• "Comparative cognition methods can be used effectively to evaluate these interventions, and to suggest new stimuli that may be effective, based on the cognitive abilities of target species. For example, music is consistently used as environmental enrichment in primate facilities around the world, under the assumption that music is as engaging for animals as it is for humans (Hinds, Raimond, & Purcell, 2007; Lutz & Novak, 2005). For the most part, music selection is based on the preferences of human facilitators despite the fact that there is little to no indication that human and nonhuman music preferences correspond (Lutz & Novak, 2005). "
    [Show abstract] [Hide abstract] ABSTRACT: With its roots firmly planted in behaviorist and animal learning traditions, lab-based research is an enduring and pervasive characteristic of comparative cognition. In this review, we discuss progress in comparative cognition research in other experimental settings such as zoos, captive animal parks, and wild settings. Zoos provide access to a large array of species housed in seminatural environments that allow a reasonable degree of experimental control. Thanks to the advent of computer technology, a wide range of complex cognitive processes is increasingly being successfully studied in zoo environments. Further, cognitive research provides enrichment for captive animal participants, reducing anxiety and promoting psychological well-being. The results of cognitive research also benefit the welfare of captive animals through preference assessment, species-specific exhibit design, and behavioral management. Field settings also offer unique advantages and have allowed researchers to systematically study such diverse topics as spatial cognition, cultural transmission, problem solving, and preference. Not only does field research expand our understanding of the evolutionary and ecological drivers of animal cognition, but it also can directly inform conservation efforts. Although venturing out of the lab presents tangible challenges, including the restriction of testable hypotheses and conclusions that can be inferred from results, the benefits to be gained outweigh the costs.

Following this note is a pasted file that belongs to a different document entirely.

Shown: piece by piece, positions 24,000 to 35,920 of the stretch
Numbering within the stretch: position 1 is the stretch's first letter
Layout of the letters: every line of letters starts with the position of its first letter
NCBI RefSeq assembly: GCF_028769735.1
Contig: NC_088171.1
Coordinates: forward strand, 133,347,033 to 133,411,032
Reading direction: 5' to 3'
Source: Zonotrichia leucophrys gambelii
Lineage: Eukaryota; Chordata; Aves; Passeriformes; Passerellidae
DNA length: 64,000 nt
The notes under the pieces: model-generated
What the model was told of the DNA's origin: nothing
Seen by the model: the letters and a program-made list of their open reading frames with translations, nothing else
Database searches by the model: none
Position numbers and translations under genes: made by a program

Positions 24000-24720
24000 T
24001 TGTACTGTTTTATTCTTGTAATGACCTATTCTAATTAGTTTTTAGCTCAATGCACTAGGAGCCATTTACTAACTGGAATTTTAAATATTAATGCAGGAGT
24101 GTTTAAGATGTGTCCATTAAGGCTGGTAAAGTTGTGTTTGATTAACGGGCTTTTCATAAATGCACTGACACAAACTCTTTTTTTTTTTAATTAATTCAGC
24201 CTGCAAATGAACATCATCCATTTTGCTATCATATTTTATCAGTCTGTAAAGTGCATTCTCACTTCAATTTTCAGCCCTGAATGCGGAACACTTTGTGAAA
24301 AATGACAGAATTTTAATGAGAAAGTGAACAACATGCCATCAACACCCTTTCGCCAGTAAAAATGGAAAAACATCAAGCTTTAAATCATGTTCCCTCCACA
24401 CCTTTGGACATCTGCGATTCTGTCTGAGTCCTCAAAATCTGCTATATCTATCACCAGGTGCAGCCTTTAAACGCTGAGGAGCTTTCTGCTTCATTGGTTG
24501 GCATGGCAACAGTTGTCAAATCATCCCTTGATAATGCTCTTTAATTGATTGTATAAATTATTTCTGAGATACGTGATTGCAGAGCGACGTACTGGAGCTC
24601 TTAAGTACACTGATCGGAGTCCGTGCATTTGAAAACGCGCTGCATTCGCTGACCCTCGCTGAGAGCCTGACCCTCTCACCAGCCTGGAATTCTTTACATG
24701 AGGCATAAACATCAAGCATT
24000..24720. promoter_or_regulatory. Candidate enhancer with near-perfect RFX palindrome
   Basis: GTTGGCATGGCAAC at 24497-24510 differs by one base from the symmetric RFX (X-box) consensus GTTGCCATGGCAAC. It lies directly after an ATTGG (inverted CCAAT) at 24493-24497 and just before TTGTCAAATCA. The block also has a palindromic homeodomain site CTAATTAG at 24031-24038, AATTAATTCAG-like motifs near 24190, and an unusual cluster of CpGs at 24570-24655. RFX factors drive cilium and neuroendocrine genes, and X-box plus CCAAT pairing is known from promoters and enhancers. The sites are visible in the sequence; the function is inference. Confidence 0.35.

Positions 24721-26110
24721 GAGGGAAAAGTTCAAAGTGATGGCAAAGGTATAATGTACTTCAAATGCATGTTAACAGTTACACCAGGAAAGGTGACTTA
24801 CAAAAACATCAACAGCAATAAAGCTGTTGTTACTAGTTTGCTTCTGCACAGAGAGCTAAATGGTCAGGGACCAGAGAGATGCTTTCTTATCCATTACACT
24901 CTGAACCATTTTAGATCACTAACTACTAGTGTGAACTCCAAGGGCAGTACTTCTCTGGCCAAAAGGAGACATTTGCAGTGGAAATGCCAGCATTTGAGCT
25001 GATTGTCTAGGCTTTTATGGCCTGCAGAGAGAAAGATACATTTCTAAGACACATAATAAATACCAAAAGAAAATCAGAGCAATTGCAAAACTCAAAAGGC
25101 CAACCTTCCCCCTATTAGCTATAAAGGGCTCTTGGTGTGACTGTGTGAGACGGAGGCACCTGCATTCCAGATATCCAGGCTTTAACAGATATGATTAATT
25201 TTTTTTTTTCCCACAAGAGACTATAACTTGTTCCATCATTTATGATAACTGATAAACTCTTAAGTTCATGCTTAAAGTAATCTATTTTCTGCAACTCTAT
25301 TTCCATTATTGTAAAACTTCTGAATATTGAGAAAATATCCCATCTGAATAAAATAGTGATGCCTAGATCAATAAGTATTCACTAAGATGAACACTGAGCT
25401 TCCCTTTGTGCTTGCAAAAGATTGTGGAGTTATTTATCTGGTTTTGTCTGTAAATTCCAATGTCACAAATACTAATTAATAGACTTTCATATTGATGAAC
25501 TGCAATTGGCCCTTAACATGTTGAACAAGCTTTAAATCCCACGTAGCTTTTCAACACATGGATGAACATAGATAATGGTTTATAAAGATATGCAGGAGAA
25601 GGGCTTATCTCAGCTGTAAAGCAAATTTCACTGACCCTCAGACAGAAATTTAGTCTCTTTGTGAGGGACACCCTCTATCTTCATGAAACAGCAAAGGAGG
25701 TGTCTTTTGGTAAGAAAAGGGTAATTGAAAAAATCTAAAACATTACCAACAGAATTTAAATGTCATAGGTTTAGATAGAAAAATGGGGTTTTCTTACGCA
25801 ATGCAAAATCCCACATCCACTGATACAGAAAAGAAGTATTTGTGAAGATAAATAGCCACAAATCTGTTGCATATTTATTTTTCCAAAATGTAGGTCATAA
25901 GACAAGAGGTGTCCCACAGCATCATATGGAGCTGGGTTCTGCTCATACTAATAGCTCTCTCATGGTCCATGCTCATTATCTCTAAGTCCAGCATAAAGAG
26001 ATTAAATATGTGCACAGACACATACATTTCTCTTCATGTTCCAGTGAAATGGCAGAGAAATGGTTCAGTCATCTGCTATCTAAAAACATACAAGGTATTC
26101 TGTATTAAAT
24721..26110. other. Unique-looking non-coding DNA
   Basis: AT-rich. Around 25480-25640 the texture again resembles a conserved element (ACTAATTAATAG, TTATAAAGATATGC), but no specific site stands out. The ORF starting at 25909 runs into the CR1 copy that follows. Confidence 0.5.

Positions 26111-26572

Full-text · Article · Jan 2016
    • "This is a truly difficult question to be answered, with many potentially different answers. Some studies showed at least a rudimental music perception in definite species, most notably apes, monkeys and birds [47,48], while others failed to reach a similar conclusion [49]. There is a large literature on song learning in some birds. "
    [Show abstract] [Hide abstract] ABSTRACT: Although the potential influence of music in eliciting organic reactions has been appreciated since the ancient Assyrian and Greek cultures, its relationship with body responses has been believed for long to belong to the field of magic. Growing experimental evidence now attests that some kind of music might indeed modulate several cardiac and neurological functions, as well as trigger biochemical measurable stress-reducing effects in certain individuals, mostly depending on their subjective musical education. On this basis, music has been increasingly used as a therapeutic tool in the treatment of different diseases in healthy and ill subjects over recent years (e.g., the so called "Mozart effect"), although the underlying scientific background is still poorly understood. The aim of this article is to review the current scientific evidences about the complex and multifaceted interactions between music and human biology.
    Full-text · Article · Aug 2011